Atomic latin squares of order eleven

A Latin square is pan-Hamiltonian if the permutation which defines row i relative to row j consists of a single cycle for every i≠j. A Latin square is atomic if all of its conjugates are pan-Hamiltonian. We give a complete enumeration of atomic squares for order 11, the smallest order for which there are examples distinct from the cyclic group. We find that there are seven main classes, including the three that were previously known.

A perfect 1-factorisation of a graph is a decomposition of that graph into matchings such that the union of any two matchings is a Hamiltonian cycle. Each pan-Hamiltonian Latin square of order n describes a perfect 1-factorisation of Kn,n, and vice versa. Perfect 1-factorisations of Kn,n can be constructed from a perfect 1-factorisation of Kn+1. Six of the seven main classes of atomic squares of order 11 can be obtained in this way.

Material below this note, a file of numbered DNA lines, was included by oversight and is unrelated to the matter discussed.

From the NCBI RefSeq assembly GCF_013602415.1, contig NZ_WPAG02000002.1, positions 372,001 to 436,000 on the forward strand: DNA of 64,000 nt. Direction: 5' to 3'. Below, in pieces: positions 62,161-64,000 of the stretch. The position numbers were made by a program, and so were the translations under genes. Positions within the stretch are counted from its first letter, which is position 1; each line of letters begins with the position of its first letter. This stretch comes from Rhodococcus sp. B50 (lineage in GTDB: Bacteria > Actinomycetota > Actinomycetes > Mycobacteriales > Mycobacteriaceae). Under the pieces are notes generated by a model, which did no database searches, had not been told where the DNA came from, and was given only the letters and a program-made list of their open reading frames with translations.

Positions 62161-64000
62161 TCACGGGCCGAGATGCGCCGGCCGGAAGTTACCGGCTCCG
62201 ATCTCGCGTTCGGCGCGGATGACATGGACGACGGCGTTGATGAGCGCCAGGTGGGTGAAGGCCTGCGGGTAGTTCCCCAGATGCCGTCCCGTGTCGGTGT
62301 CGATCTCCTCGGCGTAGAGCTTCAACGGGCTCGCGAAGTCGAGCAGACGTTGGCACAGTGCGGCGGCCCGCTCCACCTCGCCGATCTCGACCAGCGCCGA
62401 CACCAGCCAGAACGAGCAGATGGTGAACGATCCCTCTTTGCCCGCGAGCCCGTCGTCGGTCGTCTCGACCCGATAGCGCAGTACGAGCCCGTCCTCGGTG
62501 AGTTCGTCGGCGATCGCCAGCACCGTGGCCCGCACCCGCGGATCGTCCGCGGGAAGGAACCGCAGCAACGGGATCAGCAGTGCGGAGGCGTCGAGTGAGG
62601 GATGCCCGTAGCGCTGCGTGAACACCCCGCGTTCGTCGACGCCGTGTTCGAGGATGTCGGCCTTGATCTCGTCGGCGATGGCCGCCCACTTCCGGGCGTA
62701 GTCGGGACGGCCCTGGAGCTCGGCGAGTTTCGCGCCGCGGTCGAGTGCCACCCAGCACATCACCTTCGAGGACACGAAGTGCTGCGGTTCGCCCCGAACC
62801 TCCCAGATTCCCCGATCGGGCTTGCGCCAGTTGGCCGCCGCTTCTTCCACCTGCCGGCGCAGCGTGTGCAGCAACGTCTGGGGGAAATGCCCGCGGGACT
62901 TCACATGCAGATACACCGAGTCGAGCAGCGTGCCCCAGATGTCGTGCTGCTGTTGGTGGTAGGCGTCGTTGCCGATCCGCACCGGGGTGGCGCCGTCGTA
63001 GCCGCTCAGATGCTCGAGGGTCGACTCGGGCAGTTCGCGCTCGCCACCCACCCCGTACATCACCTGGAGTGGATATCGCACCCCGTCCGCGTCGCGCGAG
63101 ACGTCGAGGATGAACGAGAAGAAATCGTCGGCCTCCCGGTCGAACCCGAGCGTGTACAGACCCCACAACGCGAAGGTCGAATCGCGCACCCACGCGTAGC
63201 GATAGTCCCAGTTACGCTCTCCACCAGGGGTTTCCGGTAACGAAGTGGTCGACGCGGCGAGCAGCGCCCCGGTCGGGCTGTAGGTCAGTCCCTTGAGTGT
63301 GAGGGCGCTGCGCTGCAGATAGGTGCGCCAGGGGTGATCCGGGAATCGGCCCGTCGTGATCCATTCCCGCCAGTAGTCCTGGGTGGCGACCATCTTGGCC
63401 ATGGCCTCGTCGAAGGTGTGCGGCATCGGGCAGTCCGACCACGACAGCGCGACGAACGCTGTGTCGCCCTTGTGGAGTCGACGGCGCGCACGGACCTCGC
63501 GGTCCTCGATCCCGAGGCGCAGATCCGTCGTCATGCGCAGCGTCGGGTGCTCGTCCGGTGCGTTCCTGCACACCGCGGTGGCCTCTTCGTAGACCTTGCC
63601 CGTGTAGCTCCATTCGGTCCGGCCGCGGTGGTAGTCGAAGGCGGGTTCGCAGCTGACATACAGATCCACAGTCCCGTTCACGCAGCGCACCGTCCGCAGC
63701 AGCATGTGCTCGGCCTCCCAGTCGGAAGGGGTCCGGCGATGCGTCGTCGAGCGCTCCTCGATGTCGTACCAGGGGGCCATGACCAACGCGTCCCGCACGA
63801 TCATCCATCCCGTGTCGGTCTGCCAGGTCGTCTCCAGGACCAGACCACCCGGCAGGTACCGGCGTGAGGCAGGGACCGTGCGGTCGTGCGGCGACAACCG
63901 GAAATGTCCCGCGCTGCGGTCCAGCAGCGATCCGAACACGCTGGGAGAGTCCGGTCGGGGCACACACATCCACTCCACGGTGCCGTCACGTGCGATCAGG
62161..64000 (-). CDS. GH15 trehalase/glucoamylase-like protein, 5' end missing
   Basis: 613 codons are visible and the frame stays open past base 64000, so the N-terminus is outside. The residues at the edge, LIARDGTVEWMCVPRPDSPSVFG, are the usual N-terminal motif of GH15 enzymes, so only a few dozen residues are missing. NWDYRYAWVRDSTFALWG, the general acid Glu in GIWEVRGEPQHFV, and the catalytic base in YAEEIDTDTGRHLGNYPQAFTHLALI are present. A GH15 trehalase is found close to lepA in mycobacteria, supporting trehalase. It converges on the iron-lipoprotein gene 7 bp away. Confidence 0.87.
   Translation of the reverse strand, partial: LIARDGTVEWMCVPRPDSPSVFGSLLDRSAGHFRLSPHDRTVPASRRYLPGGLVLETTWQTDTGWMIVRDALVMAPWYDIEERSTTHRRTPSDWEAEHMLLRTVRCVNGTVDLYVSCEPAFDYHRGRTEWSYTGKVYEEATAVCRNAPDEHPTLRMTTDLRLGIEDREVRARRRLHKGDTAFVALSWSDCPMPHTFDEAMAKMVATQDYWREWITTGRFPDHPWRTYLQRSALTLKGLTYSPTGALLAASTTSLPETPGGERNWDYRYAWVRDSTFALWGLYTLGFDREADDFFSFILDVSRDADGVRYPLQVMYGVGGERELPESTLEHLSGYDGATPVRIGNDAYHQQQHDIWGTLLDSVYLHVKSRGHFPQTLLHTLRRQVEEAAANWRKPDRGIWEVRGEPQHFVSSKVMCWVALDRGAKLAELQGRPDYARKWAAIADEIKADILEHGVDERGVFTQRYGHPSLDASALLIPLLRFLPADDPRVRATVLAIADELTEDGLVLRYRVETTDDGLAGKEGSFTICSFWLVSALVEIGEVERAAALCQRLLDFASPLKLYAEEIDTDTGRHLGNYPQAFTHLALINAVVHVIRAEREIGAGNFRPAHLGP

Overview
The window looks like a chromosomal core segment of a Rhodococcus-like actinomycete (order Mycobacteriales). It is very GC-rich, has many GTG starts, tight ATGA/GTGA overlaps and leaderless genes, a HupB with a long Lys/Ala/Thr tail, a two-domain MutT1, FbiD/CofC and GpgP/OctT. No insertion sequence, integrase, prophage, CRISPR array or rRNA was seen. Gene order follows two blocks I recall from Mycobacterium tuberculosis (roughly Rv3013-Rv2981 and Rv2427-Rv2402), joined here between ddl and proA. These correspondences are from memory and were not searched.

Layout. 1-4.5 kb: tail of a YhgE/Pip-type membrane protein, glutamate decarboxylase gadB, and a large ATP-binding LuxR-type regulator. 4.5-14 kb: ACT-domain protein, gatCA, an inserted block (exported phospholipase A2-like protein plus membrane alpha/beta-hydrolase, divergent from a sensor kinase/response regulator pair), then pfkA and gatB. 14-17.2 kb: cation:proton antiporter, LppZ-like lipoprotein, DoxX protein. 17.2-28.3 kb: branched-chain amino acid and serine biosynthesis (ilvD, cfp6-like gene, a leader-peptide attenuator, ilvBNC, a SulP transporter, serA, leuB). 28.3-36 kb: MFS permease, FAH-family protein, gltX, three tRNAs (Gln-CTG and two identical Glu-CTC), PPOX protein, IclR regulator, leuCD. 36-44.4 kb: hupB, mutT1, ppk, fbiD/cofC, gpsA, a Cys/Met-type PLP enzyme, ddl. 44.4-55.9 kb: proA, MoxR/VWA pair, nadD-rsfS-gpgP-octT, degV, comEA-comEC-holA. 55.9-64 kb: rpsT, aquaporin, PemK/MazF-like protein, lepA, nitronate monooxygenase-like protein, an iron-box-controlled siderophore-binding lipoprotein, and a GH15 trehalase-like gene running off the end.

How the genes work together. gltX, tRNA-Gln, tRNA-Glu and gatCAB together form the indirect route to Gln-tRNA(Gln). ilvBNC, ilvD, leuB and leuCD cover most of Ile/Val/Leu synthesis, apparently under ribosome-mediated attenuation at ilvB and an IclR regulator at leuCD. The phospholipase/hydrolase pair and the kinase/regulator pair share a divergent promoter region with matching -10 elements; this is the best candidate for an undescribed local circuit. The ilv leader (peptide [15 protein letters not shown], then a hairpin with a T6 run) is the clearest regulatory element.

For each atomic square of order 11 we find the largest set of MOLS involving that square. In the process we discuss algorithms for counting orthogonal mates, and discover the number of orthogonal mates possessed by the cyclic squares of orders up to 11 and by Parker's famous turn-square. We also define a new sort of Latin square, called a pairing square, which is mapped to its transpose by an involution acting on the symbols. We show that pairing squares are often orthogonal mates for symmetric Latin squares.

Finally, we discover connections between our atomic squares and Franklin's diagonally-cyclic self-orthogonal squares, and we correct a theorem of Longyear which uses tactical representations to identify self-orthogonal forms of a Latin square.

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